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SISTER'S BOND. Antique Life-Size Double Portrait by Joseph Goodhue Chandler. 1848

Inscribed on the back: "Painted for Victoria A. and Virginia R. Wilder aged 6 years/by J.G. Chandler February 1848"..... Oil on canvas. The sisters portrayed wearing russet dresses and white pantaloons. Likely in the area of Hubbardston, Massachusetts. This portrait delightfully conveys the bond between the two sisters, embodied by their joined hands and shoulders forming a symbolic heart, in a manner that would be difficult to show as effectively even with the realism afforded by the then emerging availability of photography. And the color certainly could not have been matched by the monochromatic photographic images of the day. Note the sizeable house on the hill behind the girls, (likely their family home), the fishermen on the nearby pond, and the foreground flowers. Impactful scale! Sight size about 56 x 28 inches. Frame size about 66 tall x 39 wide. Paintings by Chandler are in many important antique and folk art collections, both private and institutional, the latter including the Shelburne Museum, the Abby Aldrich Rockefeller Folk Art Center, the New York State Historical Museum at Cooperstown, and the National Gallery of Art...... Provenance includes: Hirschl & Adler; Leigh Keno; pictured and discussed in the Highly Important Americana from the Stanley Paul Sax Collection, Sotheby's, January, 1998; prominent Midwest Collection.

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Profusely Carved and Chip-Decorated Small Sliding Lid Box

Probably New England or Pennsylvania, ca. 1780-1820. Prominently features the FYLFOT as one of the carved pictorial elements. Although we don't know exactly what the fylfot symbolized, we know that it was important, beyond just decorative, and has been seen in both secular and sacred contexts. Research suggests it may represent the sun, energy, rebirth, and/or renewal. The fylfot is often seen on early New England and Pennsylvania decorative arts, and is frequently found on the relief-carved rosettes terminating the split-pediments of 18th century Connecticut furniture. The box also features stylized conjoined hearts, implying being made for a special occasion such as a wedding or anniversary. Carved from a single block (not joined) of dense hardwood. Surprisingly heavy in hand. Retains original thin black paint, with traces of crackled over-varnish within some of the pictorial elements, perhaps used to highlight them. Indistinctly inscribed underneath the lid "This belonged to...given...." The time and effort and precision shown in the carving suggests the box having been important to the maker. Just 9 inches long including the over-extending thumb piece x 3 wide x 2 3/4 tall. Exceptional condition and may be laid flat or stand on end. Favorable price, email me.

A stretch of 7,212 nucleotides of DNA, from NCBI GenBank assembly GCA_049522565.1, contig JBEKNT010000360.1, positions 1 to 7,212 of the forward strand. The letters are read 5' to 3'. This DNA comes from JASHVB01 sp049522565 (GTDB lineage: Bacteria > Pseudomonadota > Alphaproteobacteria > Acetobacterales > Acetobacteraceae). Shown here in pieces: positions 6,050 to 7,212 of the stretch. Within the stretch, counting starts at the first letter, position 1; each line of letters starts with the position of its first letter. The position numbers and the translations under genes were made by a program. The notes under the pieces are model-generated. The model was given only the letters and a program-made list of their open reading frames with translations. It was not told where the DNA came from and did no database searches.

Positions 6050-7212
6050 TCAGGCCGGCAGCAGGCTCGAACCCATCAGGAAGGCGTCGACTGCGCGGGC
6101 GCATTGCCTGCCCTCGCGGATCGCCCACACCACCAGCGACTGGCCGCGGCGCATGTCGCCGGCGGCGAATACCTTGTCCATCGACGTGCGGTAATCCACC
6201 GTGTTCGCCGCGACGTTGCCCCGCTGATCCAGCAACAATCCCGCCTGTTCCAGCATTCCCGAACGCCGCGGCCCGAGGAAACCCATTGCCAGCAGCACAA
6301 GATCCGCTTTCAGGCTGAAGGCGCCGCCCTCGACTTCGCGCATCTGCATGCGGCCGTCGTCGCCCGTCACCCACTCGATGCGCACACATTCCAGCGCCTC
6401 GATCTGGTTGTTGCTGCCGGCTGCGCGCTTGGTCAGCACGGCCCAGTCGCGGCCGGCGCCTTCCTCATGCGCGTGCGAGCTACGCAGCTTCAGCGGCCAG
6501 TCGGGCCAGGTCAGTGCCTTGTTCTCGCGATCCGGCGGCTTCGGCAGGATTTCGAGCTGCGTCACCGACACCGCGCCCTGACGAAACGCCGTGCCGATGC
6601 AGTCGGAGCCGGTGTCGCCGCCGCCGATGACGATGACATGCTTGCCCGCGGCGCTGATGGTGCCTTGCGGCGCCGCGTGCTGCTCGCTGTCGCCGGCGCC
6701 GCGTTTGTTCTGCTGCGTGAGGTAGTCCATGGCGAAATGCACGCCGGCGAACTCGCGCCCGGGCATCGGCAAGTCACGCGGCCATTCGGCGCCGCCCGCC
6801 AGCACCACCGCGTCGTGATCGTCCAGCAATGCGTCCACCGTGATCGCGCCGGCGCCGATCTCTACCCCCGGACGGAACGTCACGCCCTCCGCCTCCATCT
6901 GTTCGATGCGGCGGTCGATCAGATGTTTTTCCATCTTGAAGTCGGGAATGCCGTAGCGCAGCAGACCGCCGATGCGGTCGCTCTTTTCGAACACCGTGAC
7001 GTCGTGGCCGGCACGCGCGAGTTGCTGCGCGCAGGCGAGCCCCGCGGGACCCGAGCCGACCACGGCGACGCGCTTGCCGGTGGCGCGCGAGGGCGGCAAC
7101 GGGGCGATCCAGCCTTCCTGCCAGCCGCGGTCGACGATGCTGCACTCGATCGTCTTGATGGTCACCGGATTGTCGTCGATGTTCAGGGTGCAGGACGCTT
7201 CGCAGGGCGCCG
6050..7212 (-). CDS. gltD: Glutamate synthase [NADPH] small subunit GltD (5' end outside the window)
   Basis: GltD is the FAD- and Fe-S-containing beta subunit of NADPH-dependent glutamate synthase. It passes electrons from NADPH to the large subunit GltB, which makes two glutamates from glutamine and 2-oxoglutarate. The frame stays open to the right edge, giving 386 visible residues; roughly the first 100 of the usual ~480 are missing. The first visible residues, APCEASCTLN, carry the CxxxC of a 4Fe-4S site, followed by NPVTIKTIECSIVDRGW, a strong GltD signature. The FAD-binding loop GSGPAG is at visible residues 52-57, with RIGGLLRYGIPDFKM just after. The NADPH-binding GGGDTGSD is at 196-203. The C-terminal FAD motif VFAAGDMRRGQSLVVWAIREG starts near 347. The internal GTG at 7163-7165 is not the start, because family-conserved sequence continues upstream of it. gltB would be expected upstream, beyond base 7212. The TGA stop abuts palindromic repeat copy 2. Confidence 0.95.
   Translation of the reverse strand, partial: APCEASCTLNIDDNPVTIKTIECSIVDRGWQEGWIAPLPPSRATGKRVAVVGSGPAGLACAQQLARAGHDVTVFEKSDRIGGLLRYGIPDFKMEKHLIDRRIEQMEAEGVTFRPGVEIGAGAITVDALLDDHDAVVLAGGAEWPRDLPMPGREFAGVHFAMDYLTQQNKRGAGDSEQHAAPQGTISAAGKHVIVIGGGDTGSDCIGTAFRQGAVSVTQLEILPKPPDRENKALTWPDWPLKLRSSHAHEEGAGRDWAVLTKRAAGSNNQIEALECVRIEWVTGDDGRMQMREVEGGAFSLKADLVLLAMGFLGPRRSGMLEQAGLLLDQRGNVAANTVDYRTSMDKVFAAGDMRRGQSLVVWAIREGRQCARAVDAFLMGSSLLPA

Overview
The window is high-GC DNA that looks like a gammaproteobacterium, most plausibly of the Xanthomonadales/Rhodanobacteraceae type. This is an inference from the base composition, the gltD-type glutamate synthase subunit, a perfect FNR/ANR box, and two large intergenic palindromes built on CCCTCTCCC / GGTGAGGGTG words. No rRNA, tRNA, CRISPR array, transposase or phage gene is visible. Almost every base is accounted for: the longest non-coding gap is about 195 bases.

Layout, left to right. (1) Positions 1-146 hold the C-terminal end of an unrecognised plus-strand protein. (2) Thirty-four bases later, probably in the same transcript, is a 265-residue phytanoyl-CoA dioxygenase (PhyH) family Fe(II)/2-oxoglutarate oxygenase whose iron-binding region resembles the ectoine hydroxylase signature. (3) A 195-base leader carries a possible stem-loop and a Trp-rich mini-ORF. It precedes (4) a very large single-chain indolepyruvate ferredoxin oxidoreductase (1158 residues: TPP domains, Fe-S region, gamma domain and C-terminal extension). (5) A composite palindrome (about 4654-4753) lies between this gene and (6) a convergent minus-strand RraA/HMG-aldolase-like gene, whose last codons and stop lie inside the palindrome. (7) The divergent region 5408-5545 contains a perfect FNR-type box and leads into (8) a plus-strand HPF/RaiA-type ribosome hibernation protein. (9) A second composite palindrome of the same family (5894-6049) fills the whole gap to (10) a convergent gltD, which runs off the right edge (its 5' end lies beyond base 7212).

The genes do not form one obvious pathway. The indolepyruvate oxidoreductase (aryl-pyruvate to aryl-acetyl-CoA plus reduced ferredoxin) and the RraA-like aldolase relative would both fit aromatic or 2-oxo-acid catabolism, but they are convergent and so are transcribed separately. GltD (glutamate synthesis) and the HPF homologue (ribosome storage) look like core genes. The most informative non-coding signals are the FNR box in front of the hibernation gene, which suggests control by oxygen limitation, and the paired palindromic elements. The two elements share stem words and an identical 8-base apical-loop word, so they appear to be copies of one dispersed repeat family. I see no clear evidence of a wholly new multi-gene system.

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Massive Bowl with Rich Blue Color

New England, ca. early 19th century. Appears to be maple. Original paint history of blues over red. Much character in surface from long-time period use. Desirable shrinkage well out of round without cracking (a couple of inconsequential checks at the rim, mentioned for completeness). Excellent condition yet with old lift of a knot as shown. Maximum diameter about 24 inches, height about 9 ¾. A standout amongst painted bowls.

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Fine Pair Pewter (Britannia) Whale Oil Lamps.....SALE PENDING

Made by the Taunton Britannia Manufacturing Company, Taunton, MA, ca. 1830-1834. Acorn fonts surmounting baluster-turned columns supported by round bases. The underside of each base intaglio stamped 'T.B.M.CO' and '9'. The Taunton Britannia company was in business by that name from just 1830 till 1834. About 9 inches tall, plus the short double-burners which were used for whale oil (later burners for camphene oil were much longer to keep the flame further away from the fuel). Superb condition..

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Extremely Rare TINY BRASS Taper Chamberstick.....SALE PENDING

Probably Northwest Europe, from Holland to Germany to England, ca. 17th century. Although it has the appearance of iron, this exceedingly rare piece is worked from brass, retaining a remarkably dark unpolished patina. The nozzle with ejection slit is double-clenched underneath, and is centered by a hand-worked 7-point star against a textured ground with little circles between the start points. The sides of pan are out swept. The pierced handle, joined to the pan via a "rosehead" peen, features punched circle decoration. Diameter of the pan just 2 inches. Would have been used in period to provide light as needed at night in the bed chamber, and/or to provide wax for sealing written papers. That it has survived is just crazy. Private collection, purchased over 30 years ago from Michael Dunn.

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A RARE GEM: CHILD'S CHIPPENDALE CHEST.....SOLD

An eye-witness to American Revolution history. In a size AND condition that we will probably not find again! New England, likely Connecticut area, ca. 1780. Cherry primary wood with white pine secondary. Original batwing brasses, and red-pigmented original dry varnish surface. HIGH RES PHOTOS AVAILABLE. Not a miniature, rather made for a child standing about the same height as a candle stand. In period a luxury. Molded top above four thumbnail-molded graduated drawers supported by a notched, square-bracket base. Fully dovetailed case and drawers; deeply chamfered and hand-planed drawer bottoms. Each drawer retains original lock, the presence indicating that the clothing or textiles enclosed within were valuable. Very clean condition inside and out. Back has beautiful dark patina. One very minor repair to one drawer-lip corner. Case width just 24 inches (25 ½ at the base). 27 3/8 inches tall. 11 ½ deep (at the base). Given the small size this chest has the flexibility to be placed almost anywhere, and can function as a lighting stand or side-table. Provenance: Fine private Southern Collection.